Series on Fundamental Faith 



As noted previously, this is a series of articles based on the "Articles of Faith" held by the Primitive Baptist churches. These Articles of Faith may vary in their wording from one section of the country to another, but in essence are the same as those proclaimed in the London (England) Confession of Faith in 1644 and the Philadelphia (USA) Confession of Faith, September 25, 1742. These are the items that our forefathers in the faith felt were essential in the belief of the local church. It was never intended that these Articles of Faith should replace the Scriptures, or be considered as superior to the Scriptures. Rather they are an attempt to make a simple statement of the principle doctrines found in the pages of the Bible.

In listing the reason we believe the Bible to be God's inspired word, I have drawn on external evidence to supplement the claims of the Scripture writers themselves. Having proved that the Bible is God's inspired word and the only rule for faith and practice, I have sought no other source to support the remaining articles other than the Bible. What Primitive Baptists believe and practice is based on the Bible. 


            The following is used by permission of: “The Primitive Baptist, The Christian Pathway – Gospel Appeal.”




Established July, 1966

An Earnest Appeal to a

Closer Observance of Gospel Truth

Vol. XLI No. 9  Craigsville, WV  March 2007



By Elder Robert “Bob” Glenn Dickerson, Jr.

10-5-1930 to 1-12-14


Article X:


"Keep the ordinances, as I delivered them to you" (I Cor. 11:2).

Paul instructed the church at Corinth to "keep the ordinances, as I delivered them to you" (I Cor. 11:2). They are to be observed by the church until our Lord shall come again (I Cor. 11:26). There are but two ordinances of the church authorized in Holy Writ, although the institutions of men name many others. But we are bound by God's Word to recognize only that which He has established.

Baptism: This was introduced by John the Baptist under the command of God as an outward sign of an inward fact (Matt. 3:6). It is to be performed in the name of the Father, Son, and Holy Ghost; because our salvation rests in the performance of the work of salvation by each of the persons in the trinity (Matt. 28:19). It is a symbol of the death, burial, and resurrection of the believer with (in) Christ; and a symbol of the burial of our old life of self-service and the resurrection unto a new life in His service (Rom. 6:3-4). It is not the washing away of sins, but the answer of a good conscience toward God (I Pet, 3:21). Valid baptism depends upon a proper administrator, a proper subject, and a proper mode.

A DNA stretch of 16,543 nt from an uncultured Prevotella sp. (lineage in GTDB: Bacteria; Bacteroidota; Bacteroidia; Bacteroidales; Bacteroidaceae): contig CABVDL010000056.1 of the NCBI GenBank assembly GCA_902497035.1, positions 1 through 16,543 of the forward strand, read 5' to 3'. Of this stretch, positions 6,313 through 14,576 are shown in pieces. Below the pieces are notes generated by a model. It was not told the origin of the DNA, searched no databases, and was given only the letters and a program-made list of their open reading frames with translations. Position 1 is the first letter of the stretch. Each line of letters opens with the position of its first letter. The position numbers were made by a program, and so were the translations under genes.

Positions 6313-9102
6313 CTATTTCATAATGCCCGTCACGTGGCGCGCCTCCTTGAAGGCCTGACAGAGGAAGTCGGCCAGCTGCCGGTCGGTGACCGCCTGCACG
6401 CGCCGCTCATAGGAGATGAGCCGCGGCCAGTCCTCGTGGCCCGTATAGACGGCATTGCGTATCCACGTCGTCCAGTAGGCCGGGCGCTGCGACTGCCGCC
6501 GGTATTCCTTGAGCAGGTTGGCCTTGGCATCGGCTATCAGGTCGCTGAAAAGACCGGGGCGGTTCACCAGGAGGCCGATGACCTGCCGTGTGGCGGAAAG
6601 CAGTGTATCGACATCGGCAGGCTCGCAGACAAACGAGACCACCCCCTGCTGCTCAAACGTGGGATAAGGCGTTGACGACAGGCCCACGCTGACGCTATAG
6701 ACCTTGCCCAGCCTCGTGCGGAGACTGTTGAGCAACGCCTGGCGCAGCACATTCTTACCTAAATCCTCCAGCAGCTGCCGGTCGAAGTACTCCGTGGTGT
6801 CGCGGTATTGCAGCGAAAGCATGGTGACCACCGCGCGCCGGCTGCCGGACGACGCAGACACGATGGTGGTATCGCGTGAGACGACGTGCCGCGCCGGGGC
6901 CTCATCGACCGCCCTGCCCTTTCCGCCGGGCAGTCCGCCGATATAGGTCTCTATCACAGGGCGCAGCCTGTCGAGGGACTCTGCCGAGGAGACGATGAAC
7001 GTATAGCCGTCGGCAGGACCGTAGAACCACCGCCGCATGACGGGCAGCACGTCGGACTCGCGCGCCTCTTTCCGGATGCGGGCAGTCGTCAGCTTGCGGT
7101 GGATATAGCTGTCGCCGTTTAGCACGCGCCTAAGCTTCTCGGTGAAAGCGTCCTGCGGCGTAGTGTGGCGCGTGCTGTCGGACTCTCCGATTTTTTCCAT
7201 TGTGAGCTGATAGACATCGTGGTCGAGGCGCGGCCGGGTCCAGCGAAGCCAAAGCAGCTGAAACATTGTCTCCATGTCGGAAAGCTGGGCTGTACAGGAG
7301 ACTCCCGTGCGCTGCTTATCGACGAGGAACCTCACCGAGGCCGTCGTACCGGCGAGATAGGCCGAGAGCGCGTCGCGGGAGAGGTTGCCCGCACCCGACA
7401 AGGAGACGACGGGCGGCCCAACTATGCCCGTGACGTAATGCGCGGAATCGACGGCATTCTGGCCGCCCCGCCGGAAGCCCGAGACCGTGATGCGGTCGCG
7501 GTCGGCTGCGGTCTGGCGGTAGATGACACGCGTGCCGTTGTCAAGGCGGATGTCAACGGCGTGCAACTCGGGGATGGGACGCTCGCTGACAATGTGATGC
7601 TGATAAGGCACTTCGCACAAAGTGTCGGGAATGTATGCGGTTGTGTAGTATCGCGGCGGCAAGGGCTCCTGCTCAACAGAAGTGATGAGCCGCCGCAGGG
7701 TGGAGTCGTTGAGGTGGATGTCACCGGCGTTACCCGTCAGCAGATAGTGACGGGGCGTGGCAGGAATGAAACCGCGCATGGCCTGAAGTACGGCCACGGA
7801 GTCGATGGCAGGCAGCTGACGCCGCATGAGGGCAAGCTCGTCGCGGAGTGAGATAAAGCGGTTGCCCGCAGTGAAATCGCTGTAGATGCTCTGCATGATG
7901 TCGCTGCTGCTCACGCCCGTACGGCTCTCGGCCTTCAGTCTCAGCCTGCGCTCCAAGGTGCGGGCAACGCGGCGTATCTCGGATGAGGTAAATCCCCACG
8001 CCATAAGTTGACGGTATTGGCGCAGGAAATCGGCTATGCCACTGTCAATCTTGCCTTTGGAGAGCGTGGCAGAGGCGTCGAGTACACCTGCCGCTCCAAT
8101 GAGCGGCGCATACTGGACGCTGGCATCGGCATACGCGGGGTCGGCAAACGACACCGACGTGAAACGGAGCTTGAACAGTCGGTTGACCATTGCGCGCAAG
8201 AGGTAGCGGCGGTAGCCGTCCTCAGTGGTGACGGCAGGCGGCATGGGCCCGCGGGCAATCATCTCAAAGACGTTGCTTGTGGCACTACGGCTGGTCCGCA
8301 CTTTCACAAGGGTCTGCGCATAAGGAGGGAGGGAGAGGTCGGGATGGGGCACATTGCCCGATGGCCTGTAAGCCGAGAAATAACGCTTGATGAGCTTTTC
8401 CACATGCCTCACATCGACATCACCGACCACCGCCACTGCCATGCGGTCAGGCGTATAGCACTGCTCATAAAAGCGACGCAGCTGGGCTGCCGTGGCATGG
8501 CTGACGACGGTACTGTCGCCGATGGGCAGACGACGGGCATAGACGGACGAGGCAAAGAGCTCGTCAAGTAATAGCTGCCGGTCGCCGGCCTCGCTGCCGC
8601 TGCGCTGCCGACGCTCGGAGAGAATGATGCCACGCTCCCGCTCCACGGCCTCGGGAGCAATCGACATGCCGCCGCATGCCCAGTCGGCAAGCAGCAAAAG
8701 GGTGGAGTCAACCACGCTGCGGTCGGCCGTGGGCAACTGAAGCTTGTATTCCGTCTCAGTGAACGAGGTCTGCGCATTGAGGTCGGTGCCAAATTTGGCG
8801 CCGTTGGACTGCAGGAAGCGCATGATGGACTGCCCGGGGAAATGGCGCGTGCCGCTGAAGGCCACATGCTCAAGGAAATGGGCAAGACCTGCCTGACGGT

The Lord's Supper: I Corinthians 11:20; given in Matthew 26:26-29; Luke 22:19-20; Mark 14:22-24; I Corinthians 11:23-30. Also called communion (I Cor. 10:16). The wine and unleavened bread represent the blood and body of our Savior. They are not the actual body and blood, for Christ only died once (Heb. 10:10, 12, 14). When Jesus presented the wine and bread to his disciples, He was yet flesh and blood. Obviously in saying "This is my body," He was saying this is the representation of my body; a physical reminder of my sacrifice for you. As wine contains power where grape juice does not, and as leaven is used in scripture as a type of sin, only wine and unleavened bread can truly represent the body and blood of our Lord. His blood is powerful to the remission of all of the sins of all the elect; His body was holy and without sin. The Bible does not tell us how often we should administer this ordinance, but does advise us of the sacredness of the occasion, and the manner in which it should be administered (I Cor. 11:34).

Many Primitive Baptist churches (especially in the southern United States) also include in this article, the statement that "We believe the washing of the saint's feet is an example to be kept." We read in John 13:1-17 of the actions of our Lord while here on earth in washing the feet of His disciples. Then He said (John 13:15), "For I have given you an example, that ye should do as I have done to you." This instruction comes with a promise: "If ye know these things, happy are ye if ye do them" (John 13:17). The testimony of God's children over the decades is that they have found a sweet, joyful blessing in their hearts in this service as well as in following all the Lord's instructions.